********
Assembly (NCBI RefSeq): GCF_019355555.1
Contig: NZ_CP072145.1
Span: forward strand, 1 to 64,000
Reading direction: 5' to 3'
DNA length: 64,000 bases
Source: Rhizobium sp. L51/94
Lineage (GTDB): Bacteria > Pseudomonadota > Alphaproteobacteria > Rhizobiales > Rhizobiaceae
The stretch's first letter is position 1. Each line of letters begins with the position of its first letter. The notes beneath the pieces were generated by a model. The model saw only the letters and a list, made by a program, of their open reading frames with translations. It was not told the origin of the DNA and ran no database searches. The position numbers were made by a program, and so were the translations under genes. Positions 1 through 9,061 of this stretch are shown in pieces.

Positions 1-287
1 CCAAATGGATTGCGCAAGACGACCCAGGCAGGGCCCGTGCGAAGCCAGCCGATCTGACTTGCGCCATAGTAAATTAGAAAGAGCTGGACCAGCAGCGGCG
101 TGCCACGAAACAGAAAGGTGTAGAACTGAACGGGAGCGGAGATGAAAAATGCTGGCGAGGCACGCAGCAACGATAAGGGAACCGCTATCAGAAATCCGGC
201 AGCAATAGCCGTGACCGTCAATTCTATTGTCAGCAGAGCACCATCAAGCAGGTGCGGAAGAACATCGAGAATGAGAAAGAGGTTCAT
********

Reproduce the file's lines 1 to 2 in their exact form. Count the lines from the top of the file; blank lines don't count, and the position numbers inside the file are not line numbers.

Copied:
Assembly (NCBI RefSeq): GCF_019355555.1
Contig: NZ_CP072145.1